Some memories are so sweet that we like to visit them over and over again. To appreciate this memory I find a peaceful place and clear my mind of any worry or anxiety. I deliberately pass by the other memories that call to me, No thank you, I don’t wish to revisit that experience. I firmly choose this one – a special time I shared with my mother, who left this earth almost five years ago. This particular memory overshadows all others of her, and like an oversized piece of furniture in a small room, it’s difficult to ignore. I think I know why. With the distractions of children, job, life and distance, my mother and I rarely spent more than a few moments alone.
My mother hated flying; in fact, she refused to fly at all. In order to get her to visit me I offered to fly to Wisconsin and then travel by train from Chicago to Arizona. The idea of sharing such an adventure with me thrilled my mother. So what normally would have required a 3-hour flight became a 36-hour train trip.
The tiny expensive compartment where we sat knee to knee, a drop down table between us and our beds folded away above us, seemed unnecessarily primitive, but nothing dampened my mother’s enthusiasm.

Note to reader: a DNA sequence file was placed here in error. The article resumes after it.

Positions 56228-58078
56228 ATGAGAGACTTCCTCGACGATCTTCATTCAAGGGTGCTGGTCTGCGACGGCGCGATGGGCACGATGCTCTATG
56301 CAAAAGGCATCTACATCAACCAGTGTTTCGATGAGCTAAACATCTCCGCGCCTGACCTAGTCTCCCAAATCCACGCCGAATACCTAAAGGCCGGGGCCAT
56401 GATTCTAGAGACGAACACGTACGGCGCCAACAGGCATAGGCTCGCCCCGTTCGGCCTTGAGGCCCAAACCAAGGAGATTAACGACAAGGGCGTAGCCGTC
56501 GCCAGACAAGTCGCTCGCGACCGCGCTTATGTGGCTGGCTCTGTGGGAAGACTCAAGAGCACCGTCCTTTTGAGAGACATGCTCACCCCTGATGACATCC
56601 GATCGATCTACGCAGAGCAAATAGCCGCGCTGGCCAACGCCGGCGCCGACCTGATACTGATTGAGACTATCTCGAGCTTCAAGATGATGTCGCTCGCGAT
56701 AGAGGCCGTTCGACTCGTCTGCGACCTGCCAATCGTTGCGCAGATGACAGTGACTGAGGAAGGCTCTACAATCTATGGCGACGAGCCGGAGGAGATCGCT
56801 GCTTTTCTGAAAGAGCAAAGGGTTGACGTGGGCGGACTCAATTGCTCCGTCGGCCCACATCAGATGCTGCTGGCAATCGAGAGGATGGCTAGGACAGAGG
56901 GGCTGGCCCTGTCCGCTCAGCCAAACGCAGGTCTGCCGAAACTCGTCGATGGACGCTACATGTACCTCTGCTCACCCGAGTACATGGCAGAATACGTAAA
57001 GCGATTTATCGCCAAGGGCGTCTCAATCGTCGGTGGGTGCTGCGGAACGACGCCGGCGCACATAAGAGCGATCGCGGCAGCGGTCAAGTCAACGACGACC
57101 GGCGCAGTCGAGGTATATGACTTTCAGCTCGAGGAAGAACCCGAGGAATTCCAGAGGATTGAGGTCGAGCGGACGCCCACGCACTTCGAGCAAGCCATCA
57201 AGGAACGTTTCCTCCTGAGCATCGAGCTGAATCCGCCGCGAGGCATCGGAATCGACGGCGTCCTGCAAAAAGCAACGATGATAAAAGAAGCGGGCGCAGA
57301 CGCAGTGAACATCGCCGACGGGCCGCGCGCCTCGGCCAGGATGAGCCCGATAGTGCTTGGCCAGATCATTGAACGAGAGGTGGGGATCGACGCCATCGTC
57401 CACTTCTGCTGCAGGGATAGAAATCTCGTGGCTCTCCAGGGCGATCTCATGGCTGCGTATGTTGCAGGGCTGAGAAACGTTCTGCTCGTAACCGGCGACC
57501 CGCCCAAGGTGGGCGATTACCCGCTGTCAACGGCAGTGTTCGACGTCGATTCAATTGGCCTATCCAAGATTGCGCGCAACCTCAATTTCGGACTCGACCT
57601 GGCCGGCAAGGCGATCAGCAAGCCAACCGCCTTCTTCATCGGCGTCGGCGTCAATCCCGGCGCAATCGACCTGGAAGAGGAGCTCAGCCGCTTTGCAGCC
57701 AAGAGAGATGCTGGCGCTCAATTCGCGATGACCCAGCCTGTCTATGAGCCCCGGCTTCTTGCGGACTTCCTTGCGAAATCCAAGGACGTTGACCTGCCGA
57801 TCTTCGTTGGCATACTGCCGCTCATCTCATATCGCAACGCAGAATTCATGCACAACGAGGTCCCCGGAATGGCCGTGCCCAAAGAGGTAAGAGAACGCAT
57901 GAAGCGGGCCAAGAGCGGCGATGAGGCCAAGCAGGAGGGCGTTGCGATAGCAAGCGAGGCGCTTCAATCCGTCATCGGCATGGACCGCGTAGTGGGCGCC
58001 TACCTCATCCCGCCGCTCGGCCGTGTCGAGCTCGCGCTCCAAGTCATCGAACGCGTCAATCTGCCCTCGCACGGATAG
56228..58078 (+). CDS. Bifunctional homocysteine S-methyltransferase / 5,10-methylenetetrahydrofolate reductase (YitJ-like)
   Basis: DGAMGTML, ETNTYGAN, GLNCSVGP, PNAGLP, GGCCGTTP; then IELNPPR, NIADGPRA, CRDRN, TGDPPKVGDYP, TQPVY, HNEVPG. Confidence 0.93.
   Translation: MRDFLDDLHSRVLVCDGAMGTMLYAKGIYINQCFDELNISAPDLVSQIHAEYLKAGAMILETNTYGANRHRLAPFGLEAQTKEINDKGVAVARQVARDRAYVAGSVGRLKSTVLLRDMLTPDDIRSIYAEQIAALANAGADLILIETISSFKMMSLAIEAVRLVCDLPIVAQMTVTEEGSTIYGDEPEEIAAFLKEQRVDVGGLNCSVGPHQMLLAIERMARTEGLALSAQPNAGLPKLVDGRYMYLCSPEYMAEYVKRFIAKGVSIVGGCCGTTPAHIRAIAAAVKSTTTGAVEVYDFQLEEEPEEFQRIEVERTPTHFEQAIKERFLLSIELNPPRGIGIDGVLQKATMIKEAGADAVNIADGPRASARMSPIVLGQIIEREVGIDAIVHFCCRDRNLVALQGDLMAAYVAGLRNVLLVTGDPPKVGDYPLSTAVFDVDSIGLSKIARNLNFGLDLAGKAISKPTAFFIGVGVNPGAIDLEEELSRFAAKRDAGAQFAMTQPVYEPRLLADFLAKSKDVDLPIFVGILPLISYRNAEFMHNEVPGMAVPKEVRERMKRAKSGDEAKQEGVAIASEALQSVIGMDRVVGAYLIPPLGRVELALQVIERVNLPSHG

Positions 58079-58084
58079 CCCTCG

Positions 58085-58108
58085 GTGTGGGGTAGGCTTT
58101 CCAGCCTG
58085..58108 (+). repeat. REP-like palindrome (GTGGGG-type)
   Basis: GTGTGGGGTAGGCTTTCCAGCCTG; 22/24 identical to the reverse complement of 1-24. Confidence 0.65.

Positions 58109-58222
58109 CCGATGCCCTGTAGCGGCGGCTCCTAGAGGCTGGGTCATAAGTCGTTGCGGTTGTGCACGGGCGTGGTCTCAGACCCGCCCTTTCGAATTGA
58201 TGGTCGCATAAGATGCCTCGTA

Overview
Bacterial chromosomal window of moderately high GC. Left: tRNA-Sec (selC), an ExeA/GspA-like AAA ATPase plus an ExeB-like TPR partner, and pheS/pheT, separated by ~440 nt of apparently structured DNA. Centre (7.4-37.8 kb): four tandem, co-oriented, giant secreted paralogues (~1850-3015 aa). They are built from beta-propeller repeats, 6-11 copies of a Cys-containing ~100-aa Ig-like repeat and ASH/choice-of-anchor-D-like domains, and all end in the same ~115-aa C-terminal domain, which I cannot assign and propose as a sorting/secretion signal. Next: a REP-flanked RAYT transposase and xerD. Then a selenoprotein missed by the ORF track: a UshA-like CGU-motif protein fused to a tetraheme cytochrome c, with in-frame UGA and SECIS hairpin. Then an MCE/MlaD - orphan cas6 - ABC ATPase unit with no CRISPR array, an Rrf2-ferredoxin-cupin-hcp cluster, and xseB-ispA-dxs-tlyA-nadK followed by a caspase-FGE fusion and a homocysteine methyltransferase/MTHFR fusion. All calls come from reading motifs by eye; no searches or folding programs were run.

We played cards, drank the wine we brought along, and discussed everyone and everything. During that entire trip my mother shared no special secrets; there was no dramatic life-changing revelation. All in all a pleasant and uneventful journey. Now when I look at the trip, examining it with the gift of hindsight, I think of it as an wasted opportunity. Why didn’t I ask her about her youth, her first love, and her life’s disappointments? I don’t know why I didn’t.
But I’m wrong about what makes this memory significant. It’s not because I rarely spent time alone with my mother. I can’t help but compare the time in that tiny compartment with my mother’s last days, when she was weak from cancer and too-little-too-late chemo. Her anger and bitterness offer sharp divergences to her smile and enthusiasm on the train.
How much of life is like that? While in the moment we cannot grasp how special it is, and even if we could, we lack the ability to make the most of it. Perhaps this human limitation protects us from overwhelming emotion. As a result, we simply enjoy the moment and only later comprehend the tragedy of opportunity lost. I suppose that’s what makes a memory bittersweet.